Day 1: Welcome to Beijing

On the Road is a daily blog kept by Alexander Speirs documenting NZ Inc’s January 2013 research visit to China, Hong Kong and South Korea. 

Well, we’re finally here. Following a long day on the road, Fran and I have safely made it to our hotel in Beijing.

If you’ve seen the news in the past few days, you’ll be aware that China’s pollution problems are back in the spotlight. Beijing has long had problems with air pollution throughout the city caused by the rapid industrial growth of previous decades. You may recall the Chinese government notoriously closing factories down en masse in the lead up to the 2008 Beijing Olympic Games. 

Thick smog had reportedly been blanketing the city in the days leading up to our arrival in Beijing, but the dire situation described in the newspaper was surely journalistic hyperbole to sell papers, right?


One look out of the window as the plane touched down and its clear that if anything, the paper was underselling the problem. A thick grey cloud distorts all in sight, with visibility nigh-on impossible past fifty meters. That’s nothing compared to when you get out in it. Acrid smoke makes breathing difficult outside, but even worse is the foul taste which lingers for many hours afterwards.

The damage that China’s growth is be doing to the local environment and population is unbelievable. It’s not sustainable in any way, shape or form and nothing short of a serious overhaul in environmental policies is going to change anything. In the absence of that change however, my interest in investing in Chinese hospitals and pharmaceuticals grows by the day.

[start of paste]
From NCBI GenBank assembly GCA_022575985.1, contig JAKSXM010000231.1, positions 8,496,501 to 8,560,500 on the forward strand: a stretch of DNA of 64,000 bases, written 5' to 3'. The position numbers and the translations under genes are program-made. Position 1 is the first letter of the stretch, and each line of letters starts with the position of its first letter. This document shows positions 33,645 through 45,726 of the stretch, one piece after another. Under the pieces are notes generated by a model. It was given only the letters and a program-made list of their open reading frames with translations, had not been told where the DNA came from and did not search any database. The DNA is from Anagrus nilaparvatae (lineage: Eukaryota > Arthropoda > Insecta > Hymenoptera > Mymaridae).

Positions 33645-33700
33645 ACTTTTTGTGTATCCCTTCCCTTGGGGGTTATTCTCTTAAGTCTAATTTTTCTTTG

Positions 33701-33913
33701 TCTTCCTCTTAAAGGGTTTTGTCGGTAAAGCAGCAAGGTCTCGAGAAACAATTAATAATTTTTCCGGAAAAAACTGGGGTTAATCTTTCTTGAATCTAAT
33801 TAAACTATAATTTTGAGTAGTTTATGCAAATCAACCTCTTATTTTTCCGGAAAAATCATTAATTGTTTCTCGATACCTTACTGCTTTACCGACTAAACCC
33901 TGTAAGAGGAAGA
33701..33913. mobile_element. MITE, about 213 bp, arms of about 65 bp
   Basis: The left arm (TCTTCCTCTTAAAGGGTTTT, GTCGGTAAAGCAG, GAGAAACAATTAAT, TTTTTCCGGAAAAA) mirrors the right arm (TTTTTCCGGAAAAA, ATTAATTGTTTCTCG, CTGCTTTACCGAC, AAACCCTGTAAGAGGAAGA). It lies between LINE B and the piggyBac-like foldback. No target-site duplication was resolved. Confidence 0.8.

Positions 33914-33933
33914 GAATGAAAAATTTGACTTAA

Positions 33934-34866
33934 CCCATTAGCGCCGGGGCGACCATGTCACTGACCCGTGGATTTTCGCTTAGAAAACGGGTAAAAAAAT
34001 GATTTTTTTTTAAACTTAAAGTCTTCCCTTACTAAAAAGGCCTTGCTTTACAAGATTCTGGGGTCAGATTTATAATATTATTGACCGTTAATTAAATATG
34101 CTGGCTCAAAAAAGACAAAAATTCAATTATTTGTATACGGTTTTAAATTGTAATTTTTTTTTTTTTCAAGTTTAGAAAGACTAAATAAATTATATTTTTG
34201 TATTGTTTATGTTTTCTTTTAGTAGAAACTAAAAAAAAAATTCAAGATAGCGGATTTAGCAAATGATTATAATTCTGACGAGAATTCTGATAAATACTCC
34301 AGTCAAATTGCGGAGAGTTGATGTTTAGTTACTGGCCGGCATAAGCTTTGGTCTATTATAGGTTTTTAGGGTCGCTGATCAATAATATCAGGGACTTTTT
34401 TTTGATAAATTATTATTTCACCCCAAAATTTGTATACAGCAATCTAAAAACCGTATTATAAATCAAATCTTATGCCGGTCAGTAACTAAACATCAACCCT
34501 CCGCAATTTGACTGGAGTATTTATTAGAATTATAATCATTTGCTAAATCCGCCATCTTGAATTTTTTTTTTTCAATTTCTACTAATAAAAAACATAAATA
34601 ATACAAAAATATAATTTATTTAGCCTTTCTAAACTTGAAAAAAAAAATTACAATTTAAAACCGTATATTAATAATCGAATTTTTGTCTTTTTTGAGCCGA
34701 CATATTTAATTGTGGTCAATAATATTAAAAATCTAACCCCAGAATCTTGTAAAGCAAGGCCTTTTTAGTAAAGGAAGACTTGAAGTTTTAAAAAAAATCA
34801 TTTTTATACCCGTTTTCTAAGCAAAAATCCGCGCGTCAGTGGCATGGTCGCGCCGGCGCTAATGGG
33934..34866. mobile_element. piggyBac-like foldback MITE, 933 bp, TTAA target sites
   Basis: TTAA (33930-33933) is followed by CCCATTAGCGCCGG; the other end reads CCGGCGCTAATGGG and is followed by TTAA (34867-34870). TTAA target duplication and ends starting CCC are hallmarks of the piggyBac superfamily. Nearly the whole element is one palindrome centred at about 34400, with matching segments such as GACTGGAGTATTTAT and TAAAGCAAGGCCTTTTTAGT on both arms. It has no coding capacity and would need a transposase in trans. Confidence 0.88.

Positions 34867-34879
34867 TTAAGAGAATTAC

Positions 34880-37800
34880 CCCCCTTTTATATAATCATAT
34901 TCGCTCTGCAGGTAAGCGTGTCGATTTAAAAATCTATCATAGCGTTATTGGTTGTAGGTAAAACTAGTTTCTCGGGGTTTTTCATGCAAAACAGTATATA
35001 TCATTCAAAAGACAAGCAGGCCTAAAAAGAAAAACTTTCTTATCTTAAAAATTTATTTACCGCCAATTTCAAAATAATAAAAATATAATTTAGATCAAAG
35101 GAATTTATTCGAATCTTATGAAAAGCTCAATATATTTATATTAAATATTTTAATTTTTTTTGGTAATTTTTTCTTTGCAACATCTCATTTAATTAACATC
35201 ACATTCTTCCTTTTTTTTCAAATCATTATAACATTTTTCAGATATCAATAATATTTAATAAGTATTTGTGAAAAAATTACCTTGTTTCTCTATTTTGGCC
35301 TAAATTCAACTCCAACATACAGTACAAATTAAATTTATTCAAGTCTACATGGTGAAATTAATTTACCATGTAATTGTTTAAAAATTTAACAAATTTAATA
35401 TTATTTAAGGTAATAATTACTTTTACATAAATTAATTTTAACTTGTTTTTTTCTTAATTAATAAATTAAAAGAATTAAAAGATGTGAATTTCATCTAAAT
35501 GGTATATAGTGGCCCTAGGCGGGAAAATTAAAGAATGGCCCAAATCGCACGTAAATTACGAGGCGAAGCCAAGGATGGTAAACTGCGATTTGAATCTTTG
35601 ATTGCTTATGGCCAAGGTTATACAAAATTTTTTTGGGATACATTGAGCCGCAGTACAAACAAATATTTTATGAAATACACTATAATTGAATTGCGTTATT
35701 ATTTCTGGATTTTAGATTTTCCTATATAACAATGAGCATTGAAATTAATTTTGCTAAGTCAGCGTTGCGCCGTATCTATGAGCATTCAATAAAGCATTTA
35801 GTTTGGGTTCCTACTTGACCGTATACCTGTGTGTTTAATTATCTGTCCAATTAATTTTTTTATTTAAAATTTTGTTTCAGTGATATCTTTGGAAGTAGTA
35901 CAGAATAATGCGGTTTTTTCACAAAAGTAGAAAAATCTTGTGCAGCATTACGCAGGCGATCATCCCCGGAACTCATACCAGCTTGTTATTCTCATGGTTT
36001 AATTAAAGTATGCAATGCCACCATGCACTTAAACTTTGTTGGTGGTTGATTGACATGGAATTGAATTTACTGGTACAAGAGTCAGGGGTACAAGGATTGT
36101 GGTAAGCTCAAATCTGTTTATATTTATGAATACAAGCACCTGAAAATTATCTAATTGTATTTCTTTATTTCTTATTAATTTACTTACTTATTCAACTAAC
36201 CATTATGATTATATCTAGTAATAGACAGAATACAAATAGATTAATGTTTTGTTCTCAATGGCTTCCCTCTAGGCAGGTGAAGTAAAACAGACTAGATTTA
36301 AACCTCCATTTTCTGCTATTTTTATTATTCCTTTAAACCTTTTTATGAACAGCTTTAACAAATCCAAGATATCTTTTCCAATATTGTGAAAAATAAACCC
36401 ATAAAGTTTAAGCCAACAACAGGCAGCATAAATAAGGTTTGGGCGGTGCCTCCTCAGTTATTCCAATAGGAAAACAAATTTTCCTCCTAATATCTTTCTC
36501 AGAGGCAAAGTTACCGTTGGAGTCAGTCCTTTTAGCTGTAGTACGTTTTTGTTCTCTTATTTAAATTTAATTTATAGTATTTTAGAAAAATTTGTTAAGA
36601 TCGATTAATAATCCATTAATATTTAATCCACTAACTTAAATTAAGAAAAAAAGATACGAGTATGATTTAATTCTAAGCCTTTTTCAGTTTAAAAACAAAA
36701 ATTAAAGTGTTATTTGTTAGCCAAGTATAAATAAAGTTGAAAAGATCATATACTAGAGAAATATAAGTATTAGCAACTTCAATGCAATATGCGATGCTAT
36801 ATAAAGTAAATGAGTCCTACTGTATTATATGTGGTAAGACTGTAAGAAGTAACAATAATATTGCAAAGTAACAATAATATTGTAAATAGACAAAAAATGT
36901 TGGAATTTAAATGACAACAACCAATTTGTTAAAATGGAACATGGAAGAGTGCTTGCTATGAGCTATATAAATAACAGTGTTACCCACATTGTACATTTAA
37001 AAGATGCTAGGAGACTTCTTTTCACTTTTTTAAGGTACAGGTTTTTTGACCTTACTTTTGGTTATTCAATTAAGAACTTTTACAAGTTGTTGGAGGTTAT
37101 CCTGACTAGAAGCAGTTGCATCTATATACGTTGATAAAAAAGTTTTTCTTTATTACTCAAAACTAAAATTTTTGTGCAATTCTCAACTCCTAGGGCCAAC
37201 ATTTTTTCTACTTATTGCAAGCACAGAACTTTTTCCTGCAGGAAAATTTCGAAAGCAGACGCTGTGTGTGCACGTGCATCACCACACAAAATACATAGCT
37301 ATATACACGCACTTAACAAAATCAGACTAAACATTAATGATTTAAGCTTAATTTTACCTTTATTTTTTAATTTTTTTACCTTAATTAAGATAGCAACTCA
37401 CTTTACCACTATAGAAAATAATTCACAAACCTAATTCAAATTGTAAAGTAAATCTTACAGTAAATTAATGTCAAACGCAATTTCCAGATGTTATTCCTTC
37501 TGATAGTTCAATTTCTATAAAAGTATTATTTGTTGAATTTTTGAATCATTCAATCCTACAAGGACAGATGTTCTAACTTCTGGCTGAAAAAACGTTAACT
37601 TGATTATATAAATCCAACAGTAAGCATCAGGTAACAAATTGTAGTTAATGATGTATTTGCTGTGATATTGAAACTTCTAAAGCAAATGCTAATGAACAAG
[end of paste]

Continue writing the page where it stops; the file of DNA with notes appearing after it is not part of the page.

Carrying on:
But while the smog and sub-zero temperatures were sufficient reason to apparently keep most Chinese indoors, nothing was getting in the way of me getting my first taste for Beijing (second if you count the complimentary pea-soup on offer).

With only a few hours of daylight, I took the subway to Oriental Plaza and Wanfujing, a place described to me a megalopolis of stores, shopping malls and markets.

It sure didn’t disappoint. It was like being in China’s version of Times Square.

What I found particularly impressive was the cultural transition one could make by simply crossing the street. On one side luxury products from the likes of Gucci and Louis Vuitton are elegantly displayed in shop windows. On the other, the entrance to a bustling market selling local Chinese foods, crafts, products and so much more.The change in environments was amazing – one minute you could have been anywhere in the world: Dubai, London, New York – nothing would have looked out of place. The next however, it felt like I had truly walked into China.

As fascinated as I was with my surroundings, it appeared they locals were equally enamoured by my presence. Blonde haired albinos are evidently a rarity in Beijing, locals not shy to stare, point or worse – stroke my hair as I passed.  Albeit slightly disconcerting, the attention was certainly amusing.

That’s all from me today, I’m exhausted. Time for bed. Tomorrow is when the real work begins, with the first day of our China programme kicking off. On the cards – a morning briefing from David Mahon, lunch with Rodney Jones and a meeting with some of China’s foremost academics at the University of International Business and Economics. 

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